Despite stormy weather conditions in Taipei yesterday, 49 people —Tibetans and Taiwanese alike — staged a bicycle rally in the city to commemorate Tibetan monks who set themselves alight to protest China’s rule of Tibet.
“Tibet belongs to Tibetans!” “China, get out of Tibet!” were among the slogans shouted by the 49 cyclists, who attracted the attention of passers-by and drivers as they cycled through the streets.
On each bicycle was a Tibetan flag, while each biker carried signs calling for freedom for Tibet.
Photo: Chien Jung-fong, Taipei Times
“It’s the responsibility of each Tibetan to defend our freedom, especially the freedom of religion, since religion is at the root of our culture,” Regional Tibetan Youth Congress Taiwan president Tenzin Chompel told the crowd before the fleet of bicycles departed from a park across the street from Taipei 101. “When I said it’s our responsibility, I mean that we will defend our freedom even if that means scarifying our lives.”
“We gather here to remember those who sacrificed their lives for the Tibetan cause and we call on all freedom lovers to join us,” Tenzin said. “Let’s fight for freedom for Tibet! Let’s fight for the independence of Tibet!”
Tenzin’s comments referred to previous incidents in which Tibetans took their own lives in political protest. Following an uprising in Lhasa in March 2008, seven people — mostly monks — committed suicide to protest against Chinese rule.
Since 2009, five Tibetan monks have expressed their discontent with Chinese occupation of Tibet through self-immolation — four of which were suicides that took place this year.
Students for a Free Tibet (SFT) Taiwan president Fong Jyun-shan (奉君山) pointed out that when SFT Taiwan planned the event, it wanted to remember Tsewang Norbu, the Tibetan monk who self himself on fire on Aug. 15, on the 49th day after his death.
Buddhists believe one’s spirit knows whether it will be reincarnated, or enter hell or heaven, by the 49th day of one’s death.
“However, [during the preparation for the event] under the repression of the authoritarian Chinese Communist Party regime, two more monks committed suicide through self-immolation. So many suicide cases mean that the 2008 uprising in Lhasa never ended and China has never ceased its repression of Tibetans,” Fong said as he cried. “We have to think about what’s pushing the Tibetans to hurt themselves as an act of protest and we have to do something about it.”
Fong also called on President Ma Ying-jeou (馬英九) to uphold his campaign promises in 2008 to support Tibetans’ struggle for freedom, as well as supporting the Dalai Lama.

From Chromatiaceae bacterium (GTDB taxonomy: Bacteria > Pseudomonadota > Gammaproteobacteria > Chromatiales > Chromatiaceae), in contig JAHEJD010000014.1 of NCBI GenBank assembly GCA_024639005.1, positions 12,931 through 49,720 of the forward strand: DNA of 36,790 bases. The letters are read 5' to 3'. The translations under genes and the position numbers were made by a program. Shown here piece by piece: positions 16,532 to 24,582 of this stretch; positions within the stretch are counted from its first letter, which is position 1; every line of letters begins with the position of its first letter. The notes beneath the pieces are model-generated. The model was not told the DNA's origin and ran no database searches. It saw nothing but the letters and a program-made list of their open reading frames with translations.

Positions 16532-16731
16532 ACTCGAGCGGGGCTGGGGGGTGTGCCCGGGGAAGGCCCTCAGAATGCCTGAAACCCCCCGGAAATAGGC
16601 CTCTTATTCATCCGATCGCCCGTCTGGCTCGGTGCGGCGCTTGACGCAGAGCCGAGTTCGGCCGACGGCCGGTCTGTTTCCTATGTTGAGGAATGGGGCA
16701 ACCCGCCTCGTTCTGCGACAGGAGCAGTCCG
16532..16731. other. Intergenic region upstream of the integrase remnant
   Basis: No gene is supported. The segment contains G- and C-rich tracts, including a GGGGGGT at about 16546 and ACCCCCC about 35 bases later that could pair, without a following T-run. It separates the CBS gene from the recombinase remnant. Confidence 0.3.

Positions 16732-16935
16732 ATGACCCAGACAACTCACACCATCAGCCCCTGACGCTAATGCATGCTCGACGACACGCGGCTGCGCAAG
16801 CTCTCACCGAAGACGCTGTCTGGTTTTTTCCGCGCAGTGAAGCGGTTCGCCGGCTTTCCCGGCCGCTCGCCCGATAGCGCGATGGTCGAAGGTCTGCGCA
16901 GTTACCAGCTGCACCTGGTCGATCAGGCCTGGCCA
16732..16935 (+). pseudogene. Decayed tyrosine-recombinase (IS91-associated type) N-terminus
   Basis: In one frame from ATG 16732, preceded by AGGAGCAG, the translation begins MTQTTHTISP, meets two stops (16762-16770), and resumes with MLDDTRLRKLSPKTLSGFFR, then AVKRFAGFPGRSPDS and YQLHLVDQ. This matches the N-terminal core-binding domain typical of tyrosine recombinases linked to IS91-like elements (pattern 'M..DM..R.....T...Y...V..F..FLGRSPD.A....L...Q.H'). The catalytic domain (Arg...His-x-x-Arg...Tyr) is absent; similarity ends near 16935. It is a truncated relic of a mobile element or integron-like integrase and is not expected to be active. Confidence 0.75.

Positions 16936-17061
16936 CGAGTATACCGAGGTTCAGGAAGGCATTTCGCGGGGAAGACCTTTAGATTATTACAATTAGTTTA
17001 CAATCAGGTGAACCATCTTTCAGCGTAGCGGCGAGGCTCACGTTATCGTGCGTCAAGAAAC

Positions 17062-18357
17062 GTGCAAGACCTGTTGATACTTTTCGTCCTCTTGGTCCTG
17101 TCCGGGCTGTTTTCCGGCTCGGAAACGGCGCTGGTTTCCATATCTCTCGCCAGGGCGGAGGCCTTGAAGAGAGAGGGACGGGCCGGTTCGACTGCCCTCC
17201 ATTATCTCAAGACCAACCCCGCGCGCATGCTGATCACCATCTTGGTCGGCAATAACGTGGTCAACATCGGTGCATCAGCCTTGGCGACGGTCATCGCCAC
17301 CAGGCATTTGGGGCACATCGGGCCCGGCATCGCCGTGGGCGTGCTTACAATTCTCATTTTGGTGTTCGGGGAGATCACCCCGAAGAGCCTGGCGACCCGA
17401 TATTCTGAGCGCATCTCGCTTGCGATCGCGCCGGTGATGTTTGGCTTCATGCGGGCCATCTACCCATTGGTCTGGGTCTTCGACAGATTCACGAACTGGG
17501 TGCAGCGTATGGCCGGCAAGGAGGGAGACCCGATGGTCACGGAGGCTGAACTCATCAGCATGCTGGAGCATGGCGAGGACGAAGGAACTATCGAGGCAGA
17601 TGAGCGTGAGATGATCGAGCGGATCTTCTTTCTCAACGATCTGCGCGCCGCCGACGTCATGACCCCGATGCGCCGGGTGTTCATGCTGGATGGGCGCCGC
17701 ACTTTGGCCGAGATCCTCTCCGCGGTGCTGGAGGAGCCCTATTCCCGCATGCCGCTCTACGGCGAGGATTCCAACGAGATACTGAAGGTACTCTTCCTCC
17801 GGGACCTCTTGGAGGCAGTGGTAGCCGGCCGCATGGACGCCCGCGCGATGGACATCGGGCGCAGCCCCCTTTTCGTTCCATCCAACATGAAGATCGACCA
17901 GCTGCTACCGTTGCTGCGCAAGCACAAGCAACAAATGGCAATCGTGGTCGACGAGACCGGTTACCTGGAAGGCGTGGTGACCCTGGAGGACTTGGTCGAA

DIPLOMATIC MOVES: Beijing is reportedly pressing the state after reports of forming links with Taiwan, while the ministry is also planning to reopen its office in Guam soon A representative office is set to open in Somaliland at the end of this month, at the earliest, the Ministry of Foreign Affairs (MOFA) said yesterday amid reports that Beijing is sending a diplomatic delegation to the east African country. The ministry on July 1 announced that Taiwan and Somaliland would establish representative offices, following a report by the Somaliland Chronicle Web site. It said at the time that the two nations did not plan to establish formal ties. Somaliland President Muse Bihi Abdi has instructed close confidants to explore the possibility of “mutual recognition between Taiwan and Somaliland,” the Somaliland Chronicle reported
SPEEDING ELETRIC VEHICLES: Available without license requirements, the low-cost vehicles, especially if illicitly modified, can often reach a dangerous speed The government should crack down on illegal electric bicycles and scooters, the non-profit Consumers’ Foundation said on Friday, citing research on the potentially dangerous speed of the vehicles. Electric bicycles and lightweight electric scooters have gained popularity as they do not require registration and riders do not need licenses, the foundation said, adding that as many as 40 percent of them can reach speeds exceeding the legal limit of 25kph for non-licensed two-wheelers. Some consumers also purchased legal electric vehicles and modified them to reach higher speeds, it said. “If the government does not step up efforts to confiscate these
‘IMMORAL, INSINCERE’: Huang Kun-huei said that Ma was ‘distorting history’ in claiming that Lee Teng-hui laid the foundation for the so-called ‘1992 consensus’ Former Presidential Office secretary-general Huang Kun-huei (黃昆輝) on Saturday rejected former president Ma Ying-jeou’s (馬英九) claim that former president Lee Teng-hui (李登輝) had been a proponent of Beijing’s “one China” principle. Lee, who served as president from 1988 to 2000, died in Taipei on Thursday last week. After visiting the Taipei Guest House on Saturday to pay his respects to Lee, Ma posted on Facebook that “28 years ago on this day” Lee hosted a session of the now-defunct National Unification Council, during which he passed a resolution on the “one China” principle. That resolution became the basis of the Chinese Nationalist Party’s
A Belgian man who tested positive for COVID-19 in Taiwan last week is likely to have contracted the disease in Taipei in late June, National Taiwan University (NTU) College of Public Health vice dean Tony Chen (陳秀熙) said yesterday. The Central Epidemic Command Center (CECC) on Saturday reported that the man, who is in his 20s, came to Taiwan for work on May 3 and tested positive on Wednesday last week as he was about to depart. The man in March reported loss of taste and smell, the center said, adding that he worked in Changhua County, but visited Taipei several times,